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Taxonomic changes DNA might show

Discussion in 'Wildlife & Nature Conservation' started by Zygodactyl, 30 Nov 2016.

  1. Zygodactyl

    Zygodactyl Well-Known Member

    3 Jun 2016
    Austin, TX
    I know we already have a thread for taxonomy, but since that's all real findings I don't want to spoil it with speculation. The great thing about DNA is that it can answer-longstanding questions, and even show us things we didn't suspect (like falcons and hawks not forming a clade, or tinamous beingnestled within the rattites and puffins within the auks). The less-great thing about DNA is that it's not some magic bullet, and certain methods will sometimes get things wrong (DNA-DNA hybridization for example gave us a lot of new groups we still use today, but also made some connections which other methods have discredited).

    I've recently been thinking about how there are at least two groups with fairly limited DNA-based phylogenetic analysis, where I suspect that the taxonomy is still wrong, so I thought I'd bring my suspicions up here, and ask if anyone else has groups whose internal taxonomy they question.

    The first of these groups are the turacos. Currently, I can only find two papers doing DNA-based phylogenetic analysis within the turacos. One (from 1986) assumed the "gray turacos" as a monophyletic group and only used one species from that group; the focus was on the relationships between green and purple turacos. The other (from 2000) only looked at a single protein.

    I will buy that the green and purple turacos form a clade, and that the purple turacos are not the most basal branch of the clade because that question was the focus of both papers. However I'm still skeptical that the "gray turacos" are monophyletic. The go-away birds look and act more like the green turacos than the plantain eaters. Though it's certainly possible that plaintain-eaters are merely a highly-specialized group of gray turacos, it also wouldn't surprise me if further DNA testing shows that that the go-away birds form a clade with the green and violet turacos, and that the plantain-eaters are actually the most basal turacos.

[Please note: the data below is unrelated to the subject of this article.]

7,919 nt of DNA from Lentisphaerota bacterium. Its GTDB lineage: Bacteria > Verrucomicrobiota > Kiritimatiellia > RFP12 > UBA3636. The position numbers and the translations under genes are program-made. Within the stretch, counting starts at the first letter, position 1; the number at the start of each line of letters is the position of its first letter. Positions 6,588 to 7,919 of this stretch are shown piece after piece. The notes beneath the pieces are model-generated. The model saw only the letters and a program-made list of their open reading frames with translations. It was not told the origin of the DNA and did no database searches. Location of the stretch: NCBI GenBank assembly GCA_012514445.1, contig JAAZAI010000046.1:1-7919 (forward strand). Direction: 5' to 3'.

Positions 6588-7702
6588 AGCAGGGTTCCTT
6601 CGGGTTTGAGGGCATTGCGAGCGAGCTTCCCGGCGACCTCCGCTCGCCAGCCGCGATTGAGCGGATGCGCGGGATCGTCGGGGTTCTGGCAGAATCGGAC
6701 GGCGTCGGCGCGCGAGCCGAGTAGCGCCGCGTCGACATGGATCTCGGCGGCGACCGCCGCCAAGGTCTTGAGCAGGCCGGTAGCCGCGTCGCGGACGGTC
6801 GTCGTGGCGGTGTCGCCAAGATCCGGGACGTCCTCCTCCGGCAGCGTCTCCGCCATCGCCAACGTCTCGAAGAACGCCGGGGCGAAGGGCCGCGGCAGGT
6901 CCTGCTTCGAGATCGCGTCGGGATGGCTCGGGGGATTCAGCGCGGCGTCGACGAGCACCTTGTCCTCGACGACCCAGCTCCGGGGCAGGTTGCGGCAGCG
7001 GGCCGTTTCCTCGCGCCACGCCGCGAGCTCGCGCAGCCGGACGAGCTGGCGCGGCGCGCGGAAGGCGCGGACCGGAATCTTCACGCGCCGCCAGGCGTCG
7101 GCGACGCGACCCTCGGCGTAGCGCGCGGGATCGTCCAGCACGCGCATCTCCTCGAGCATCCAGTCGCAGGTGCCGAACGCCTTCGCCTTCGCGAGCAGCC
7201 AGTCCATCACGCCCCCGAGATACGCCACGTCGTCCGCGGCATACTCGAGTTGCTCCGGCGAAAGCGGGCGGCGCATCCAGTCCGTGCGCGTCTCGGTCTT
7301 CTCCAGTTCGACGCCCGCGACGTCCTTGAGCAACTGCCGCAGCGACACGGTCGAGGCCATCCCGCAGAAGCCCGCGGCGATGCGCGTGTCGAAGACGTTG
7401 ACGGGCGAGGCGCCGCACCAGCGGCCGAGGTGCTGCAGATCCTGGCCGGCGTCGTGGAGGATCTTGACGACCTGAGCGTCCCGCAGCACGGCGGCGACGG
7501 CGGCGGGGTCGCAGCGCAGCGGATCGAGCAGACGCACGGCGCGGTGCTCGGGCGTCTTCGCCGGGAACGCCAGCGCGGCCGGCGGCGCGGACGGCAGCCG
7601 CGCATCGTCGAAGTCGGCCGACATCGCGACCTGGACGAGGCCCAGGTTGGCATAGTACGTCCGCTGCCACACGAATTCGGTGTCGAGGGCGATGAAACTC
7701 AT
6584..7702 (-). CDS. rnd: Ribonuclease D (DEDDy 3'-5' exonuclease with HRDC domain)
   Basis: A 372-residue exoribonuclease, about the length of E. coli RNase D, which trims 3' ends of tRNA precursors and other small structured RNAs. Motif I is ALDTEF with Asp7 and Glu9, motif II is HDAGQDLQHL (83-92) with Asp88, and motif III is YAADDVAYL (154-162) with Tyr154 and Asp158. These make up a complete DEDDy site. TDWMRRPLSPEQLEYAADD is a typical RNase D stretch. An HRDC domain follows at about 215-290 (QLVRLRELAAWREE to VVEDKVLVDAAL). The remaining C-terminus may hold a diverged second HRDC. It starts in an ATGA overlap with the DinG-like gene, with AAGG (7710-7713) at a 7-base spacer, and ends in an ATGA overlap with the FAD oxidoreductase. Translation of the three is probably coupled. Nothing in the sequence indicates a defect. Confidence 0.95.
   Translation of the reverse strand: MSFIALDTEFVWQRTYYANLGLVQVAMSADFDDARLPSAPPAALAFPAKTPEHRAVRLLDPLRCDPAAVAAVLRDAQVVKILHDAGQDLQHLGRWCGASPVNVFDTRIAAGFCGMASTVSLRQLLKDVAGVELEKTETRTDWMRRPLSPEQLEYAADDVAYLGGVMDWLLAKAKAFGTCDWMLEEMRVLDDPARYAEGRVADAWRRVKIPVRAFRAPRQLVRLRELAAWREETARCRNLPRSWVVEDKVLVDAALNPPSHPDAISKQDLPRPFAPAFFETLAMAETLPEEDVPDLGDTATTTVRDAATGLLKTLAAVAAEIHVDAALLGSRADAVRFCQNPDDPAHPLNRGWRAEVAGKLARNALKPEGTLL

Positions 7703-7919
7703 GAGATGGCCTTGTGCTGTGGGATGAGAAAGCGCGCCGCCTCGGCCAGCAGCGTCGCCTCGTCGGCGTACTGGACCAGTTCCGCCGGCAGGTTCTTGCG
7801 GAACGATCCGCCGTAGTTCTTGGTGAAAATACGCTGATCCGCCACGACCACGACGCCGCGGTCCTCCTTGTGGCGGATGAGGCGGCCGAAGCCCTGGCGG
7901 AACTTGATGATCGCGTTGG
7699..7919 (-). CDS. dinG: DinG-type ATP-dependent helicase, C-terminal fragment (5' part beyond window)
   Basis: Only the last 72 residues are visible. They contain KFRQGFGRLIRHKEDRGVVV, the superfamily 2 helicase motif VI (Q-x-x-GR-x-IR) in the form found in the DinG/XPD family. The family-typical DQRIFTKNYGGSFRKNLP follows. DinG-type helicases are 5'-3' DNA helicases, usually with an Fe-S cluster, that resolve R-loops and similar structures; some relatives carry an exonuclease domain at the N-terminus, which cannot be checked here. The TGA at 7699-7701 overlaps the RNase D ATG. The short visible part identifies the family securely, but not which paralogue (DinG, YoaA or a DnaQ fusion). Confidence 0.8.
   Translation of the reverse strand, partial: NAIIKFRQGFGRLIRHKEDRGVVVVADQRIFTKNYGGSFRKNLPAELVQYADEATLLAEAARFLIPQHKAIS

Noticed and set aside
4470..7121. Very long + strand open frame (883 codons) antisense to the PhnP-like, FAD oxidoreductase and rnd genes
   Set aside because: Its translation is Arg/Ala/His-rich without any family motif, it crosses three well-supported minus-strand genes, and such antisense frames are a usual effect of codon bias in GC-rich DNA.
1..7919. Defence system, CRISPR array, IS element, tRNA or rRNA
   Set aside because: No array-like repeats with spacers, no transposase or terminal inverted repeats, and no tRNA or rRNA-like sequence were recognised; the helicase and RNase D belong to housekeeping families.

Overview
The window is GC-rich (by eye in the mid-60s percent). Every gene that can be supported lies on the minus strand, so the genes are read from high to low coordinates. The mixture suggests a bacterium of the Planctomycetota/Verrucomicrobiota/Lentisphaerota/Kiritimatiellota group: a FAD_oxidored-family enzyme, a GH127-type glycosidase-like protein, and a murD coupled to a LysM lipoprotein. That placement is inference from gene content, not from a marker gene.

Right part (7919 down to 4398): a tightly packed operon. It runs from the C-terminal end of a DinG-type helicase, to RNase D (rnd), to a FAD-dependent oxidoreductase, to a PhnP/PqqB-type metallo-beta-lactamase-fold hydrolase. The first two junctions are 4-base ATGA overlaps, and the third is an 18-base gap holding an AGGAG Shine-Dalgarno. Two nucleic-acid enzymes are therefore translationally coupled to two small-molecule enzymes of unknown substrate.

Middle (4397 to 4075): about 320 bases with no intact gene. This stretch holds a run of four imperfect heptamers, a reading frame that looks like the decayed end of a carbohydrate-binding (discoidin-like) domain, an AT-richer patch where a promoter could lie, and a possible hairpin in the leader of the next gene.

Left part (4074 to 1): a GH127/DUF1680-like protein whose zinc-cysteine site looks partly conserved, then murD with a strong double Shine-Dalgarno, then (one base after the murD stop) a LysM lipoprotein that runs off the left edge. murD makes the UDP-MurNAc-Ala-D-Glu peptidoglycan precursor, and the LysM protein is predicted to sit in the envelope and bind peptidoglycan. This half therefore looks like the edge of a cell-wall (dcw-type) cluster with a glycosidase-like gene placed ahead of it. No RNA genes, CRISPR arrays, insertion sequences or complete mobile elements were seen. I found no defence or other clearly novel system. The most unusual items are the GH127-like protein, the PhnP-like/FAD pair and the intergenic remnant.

Another group I've been thinking about is the sandgrouse. It seems odd to me that the fundamental split of the taxon is in central Asia (both species of one genus and several species of the other are found there). The closest relatives of the sandgrouse are the Madagascar-endemic mesites, the greatest diversity of sandgrouse (in terms of species and forms) is in Africa, and Pterocles is a very diverse genus which includes at two species which rather strongly resemble Syrrhaptes in their plumage and both are found in West Asia.

    Now even together all of these things don't mean that the traditional classification is wrong, in fact all of these facts are consistent with a conservative basal genus in Central Asia and an adaptive radiation of species in the new habitats of Africa. However I cannot find any DNA phylogenetic papers which compare more than one species from each sandgrouse genus. I suspect that a wider range of species were investigated, that at the very least, the spotted and crowned sandgrouse would prove to be more closely related to the Syrrhaptes species than to at least some of the African species.

    As for you all, are there any taxonomic classification you all are skeptical of, and which have limited DNA-based phylogenetic analysis?
    Giant Panda likes this.